I told Julie Benson that, despite my problems with series so far, I would be reading this issue. And here’s why: I love the Birds of Prey, and regardless of how weak I thought the last two issues were, I’m convinced that the creators love them as well. The series just needs to show improvement. Thankfully, Batgirl and the Birds of Prey #2 is an improvement. Not a huge improvement, but it’s a start.
Beginning with a wild car chase, Batgirl, Black Canary and Huntress join forces with Commissioner Gordon to take mobster Santo Cassamento to a safehouse. If they’re to get the information from him regarding the identity of the mysterious villain Oracle, they’ll be needing to keep him safe. However, Commissioner Gordon has his concerns and the discussion between himself and Batgirl is a tense one. Later, at the Watchtower, Batman is sent to have a chat with Batgirl too.
After being taunted by Oracle, the Birds of Prey track the IP address to a server farm. Once there the Birds of Prey find themselves racing against the clock in the form of a ticking time bomb. With Oracle continuing to evade them and with a group of killers ready to strike against Santo, can the Birds of Prey’s awkward teamwork keep them alive and lead them to success?
Yes, once again there are moments of mediocrity with this issue, from painfully weak character portrayals to some woeful dialogue. Commissioner Gordon looks like an ass who’s willing to let someone in police custody be interrogated by a vigilante he doesn’t even know. Batman is so dumb that he doesn’t bother to make the point that Batgirl has taken her mask off in front of Huntress, a huge no-no. Likewise, Huntress apparently plans to break the laws of physics with a crossbow as she guards her teammates from a ridiculously long distance.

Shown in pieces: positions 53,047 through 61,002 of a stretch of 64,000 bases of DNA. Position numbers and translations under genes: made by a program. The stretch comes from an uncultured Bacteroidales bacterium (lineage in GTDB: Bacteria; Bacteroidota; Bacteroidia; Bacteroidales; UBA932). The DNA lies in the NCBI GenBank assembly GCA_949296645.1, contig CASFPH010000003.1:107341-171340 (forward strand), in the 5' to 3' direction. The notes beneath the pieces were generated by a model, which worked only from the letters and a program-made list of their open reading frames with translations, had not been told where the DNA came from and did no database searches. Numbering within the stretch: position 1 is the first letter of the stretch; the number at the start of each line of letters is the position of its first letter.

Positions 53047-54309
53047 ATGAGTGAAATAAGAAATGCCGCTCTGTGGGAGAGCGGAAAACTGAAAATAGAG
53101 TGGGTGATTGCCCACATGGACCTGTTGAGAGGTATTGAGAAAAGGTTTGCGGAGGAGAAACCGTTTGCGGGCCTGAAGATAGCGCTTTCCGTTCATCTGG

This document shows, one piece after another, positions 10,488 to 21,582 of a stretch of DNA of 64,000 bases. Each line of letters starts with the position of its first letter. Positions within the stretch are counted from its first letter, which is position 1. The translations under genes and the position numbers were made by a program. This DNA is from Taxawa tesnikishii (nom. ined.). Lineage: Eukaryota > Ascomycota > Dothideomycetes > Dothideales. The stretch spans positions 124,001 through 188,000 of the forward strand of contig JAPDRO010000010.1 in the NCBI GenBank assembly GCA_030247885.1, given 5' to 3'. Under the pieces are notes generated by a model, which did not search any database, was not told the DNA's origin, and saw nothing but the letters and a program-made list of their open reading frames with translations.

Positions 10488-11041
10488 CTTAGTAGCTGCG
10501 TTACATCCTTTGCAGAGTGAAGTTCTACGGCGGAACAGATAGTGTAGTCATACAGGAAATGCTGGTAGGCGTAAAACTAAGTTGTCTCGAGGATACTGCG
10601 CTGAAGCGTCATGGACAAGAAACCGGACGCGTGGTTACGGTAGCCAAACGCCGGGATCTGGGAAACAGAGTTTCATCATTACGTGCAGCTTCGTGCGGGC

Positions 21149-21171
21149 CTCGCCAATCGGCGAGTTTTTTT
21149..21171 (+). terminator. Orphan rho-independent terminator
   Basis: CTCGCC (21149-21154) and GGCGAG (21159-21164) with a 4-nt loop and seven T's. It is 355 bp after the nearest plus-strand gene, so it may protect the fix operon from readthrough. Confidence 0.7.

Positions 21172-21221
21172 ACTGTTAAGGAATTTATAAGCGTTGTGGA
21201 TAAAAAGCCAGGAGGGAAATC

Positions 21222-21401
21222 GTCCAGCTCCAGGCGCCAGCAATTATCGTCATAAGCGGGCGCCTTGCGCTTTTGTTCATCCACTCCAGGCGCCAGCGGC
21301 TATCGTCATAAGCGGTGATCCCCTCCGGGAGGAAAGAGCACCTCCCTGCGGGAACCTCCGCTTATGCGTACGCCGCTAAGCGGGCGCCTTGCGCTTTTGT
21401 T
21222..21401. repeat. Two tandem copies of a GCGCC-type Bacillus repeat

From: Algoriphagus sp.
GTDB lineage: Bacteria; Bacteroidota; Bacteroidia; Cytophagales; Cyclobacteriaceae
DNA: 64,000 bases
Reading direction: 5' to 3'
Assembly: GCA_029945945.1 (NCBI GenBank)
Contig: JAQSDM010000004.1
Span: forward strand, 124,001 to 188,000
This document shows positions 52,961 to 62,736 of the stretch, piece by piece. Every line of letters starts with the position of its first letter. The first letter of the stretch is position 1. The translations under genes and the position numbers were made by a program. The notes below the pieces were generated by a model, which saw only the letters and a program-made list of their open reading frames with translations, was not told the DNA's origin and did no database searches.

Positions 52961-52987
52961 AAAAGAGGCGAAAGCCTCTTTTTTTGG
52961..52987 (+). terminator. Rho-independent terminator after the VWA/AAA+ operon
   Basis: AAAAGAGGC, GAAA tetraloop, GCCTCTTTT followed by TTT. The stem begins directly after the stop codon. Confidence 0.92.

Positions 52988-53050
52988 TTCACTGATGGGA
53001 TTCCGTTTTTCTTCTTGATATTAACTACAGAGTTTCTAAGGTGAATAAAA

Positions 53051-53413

Then there’s the ticking timebomb scene.
What could have been a scene full of tension is let down by some of the worst pacing and biggest plot holes possible. Oracle has led them into a trap with a bomb placed… in clear sight. Instead of a camera to watch them and a remote detonator to ensure their deaths, it’s… a timebomb. Because of a tripwire it can’t be defused, but it can be easily removed from the wall so presumably it doesn’t a mercury tilt switch built in. So does Black Canary run outside with it to dispose of it? No. She leaves it in the building and…
However, all the problems this time seem a little less obvious because of the faster pace. Which isn’t to say they aren’t still there, it’s just that the suspension of disbelief is a little better this time around. The art is an improvement too, although there’s still a lack of flow and the placing of characters during the action sequences makes no sense.
All in all it’s one small step forward for Batgirl and the Birds of Prey, but it still needs to make that giant leap if it’s going to make history.